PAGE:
New Palestinian thinking?

Writing in the Israeli newspaper Ha’aretz, Arab journalist Nazir Majally calls attention to a recent article which appeared in the Palestinian press. Majally insists that the article– by Imad Shakur, an adviser to Yasser Arafat– reflects important new thinking among the Palestinian leadership:

In it, [Shakur] calls not just for a halt to the intifada, but also for the dismantling of all the armed organizations, including the Fatah Tanzim. He even expresses contempt for the term “the blessed intifada” and severely criticizes the leadership that refuses to recognize its mistakes and is not internalizing the changes in the world and the region. Shakur reminds his readers of the fate of President Saddam Hussein, who promised to wage a victorious war against the United States. He argues that a genuine and dignified solution to the Palestinian matter can only come from a drastic change in the patterns of thinking and governing to move toward a real democratic and pluralistic system.

Again according to Majally, Shakur’s article reflects a deeply self-critical attitude among many Palestinians:

It’s known that the first Palestinian prime minister, Mahmoud Abbas (Abu Mazen), opposed the intifada from the start and sought to stop it. Others have referred to it as a death blow to the Palestinian people. And some spoke, even then, of the foolish mistake at Camp David when the Palestinians rejected the Clinton-Barak proposal. At a later stage, they began to organize in order to promote these ideas.

These people did not concentrate solely on today’s diplomatic-security situation. They also thought about the future of the Palestinian people. At their meetings, which were held openly, they talked not just about reforms but also about how to establish a special Arab state in democratic and pluralistic Palestine, and about a free and thriving economy. They cited Japan and Germany, which were compelled to dismantle their armies following the surrender in World War II, and how they have since become economic and technological superpowers. They talked about Israel in terms of cooperation instead of hostility, in terms of envy instead of hatred.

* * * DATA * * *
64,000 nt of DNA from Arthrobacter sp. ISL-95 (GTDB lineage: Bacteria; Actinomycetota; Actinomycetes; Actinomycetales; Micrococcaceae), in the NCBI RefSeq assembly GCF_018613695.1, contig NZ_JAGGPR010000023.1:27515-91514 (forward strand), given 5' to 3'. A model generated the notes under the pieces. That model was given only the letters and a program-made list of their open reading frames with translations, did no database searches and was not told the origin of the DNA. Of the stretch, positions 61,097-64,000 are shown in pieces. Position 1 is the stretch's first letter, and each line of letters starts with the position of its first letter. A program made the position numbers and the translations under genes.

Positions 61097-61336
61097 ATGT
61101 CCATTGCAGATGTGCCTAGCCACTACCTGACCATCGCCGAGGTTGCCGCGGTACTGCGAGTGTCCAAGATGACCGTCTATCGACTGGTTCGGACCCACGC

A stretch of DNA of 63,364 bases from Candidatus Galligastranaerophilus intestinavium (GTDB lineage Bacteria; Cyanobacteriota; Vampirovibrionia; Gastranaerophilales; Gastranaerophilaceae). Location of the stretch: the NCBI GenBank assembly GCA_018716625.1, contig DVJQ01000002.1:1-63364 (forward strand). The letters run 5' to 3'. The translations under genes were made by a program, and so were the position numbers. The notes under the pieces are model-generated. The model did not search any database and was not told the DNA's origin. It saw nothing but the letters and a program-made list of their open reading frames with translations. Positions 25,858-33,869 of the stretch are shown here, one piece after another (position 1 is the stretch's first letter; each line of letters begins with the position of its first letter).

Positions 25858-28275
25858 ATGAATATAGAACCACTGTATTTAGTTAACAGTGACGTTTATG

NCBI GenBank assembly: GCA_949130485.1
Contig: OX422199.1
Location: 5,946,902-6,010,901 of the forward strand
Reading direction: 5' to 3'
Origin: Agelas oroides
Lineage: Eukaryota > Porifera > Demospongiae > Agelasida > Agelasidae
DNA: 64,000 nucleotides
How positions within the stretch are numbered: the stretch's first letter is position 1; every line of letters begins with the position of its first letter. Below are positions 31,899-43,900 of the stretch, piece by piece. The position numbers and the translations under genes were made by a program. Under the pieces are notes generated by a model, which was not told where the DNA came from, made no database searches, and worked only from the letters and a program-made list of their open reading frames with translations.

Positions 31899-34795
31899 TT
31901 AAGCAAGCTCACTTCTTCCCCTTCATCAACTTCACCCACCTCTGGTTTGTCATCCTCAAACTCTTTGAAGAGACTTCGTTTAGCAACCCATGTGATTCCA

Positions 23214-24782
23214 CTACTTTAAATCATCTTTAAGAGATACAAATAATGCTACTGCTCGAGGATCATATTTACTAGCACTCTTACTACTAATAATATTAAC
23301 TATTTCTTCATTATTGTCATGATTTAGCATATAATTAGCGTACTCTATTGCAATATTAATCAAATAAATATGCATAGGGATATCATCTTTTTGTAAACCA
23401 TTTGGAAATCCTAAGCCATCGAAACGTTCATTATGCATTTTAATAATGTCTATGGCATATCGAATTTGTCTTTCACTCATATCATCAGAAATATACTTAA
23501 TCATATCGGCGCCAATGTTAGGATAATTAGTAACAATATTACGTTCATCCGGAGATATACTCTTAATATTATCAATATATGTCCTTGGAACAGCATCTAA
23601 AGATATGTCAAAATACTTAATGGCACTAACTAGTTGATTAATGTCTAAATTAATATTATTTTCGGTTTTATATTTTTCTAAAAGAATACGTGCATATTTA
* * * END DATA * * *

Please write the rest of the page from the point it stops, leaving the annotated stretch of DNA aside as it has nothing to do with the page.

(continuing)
In other words, they had a more rational outlook than many of their international “supporters.”

Majally claims these Palestinian pragmatists have tried in the past to publicize their views, but something always happened to postpone it. Now, he says, it’s up to the Israelis to grasp the significance of the new thinking reflected by Shakur’s article, and to respond in kind.

Perhaps. If there is a genuine change in the Palestinian attitude about the conflict with Israel, it’s to be welcomed. But as Majally admits, “the Palestinian side is not making an effort to expose these important developments to the public.”

Why not? If the Palestinian leadership was serious, it would not only proclaim this attitude openly. It would also, as Shakur proposed, act against its armed militias and terrorists. It would cease the poisonous incitement in textbooks and the media against Israelis and Jews. It would stop glorifying martyrdom. (And what about Arafat? Will he continue to play his traditional role as spoiler?)

Still, if the Palestinians did these things, the response among war-weary Israelis would be overwhelming. Neither Ariel Sharon nor any other Israeli leader could stand in the way of an agreement on a Palestinian state that would include Gaza and virtually all the West Bank.

I really hope that this time it’s something more than words.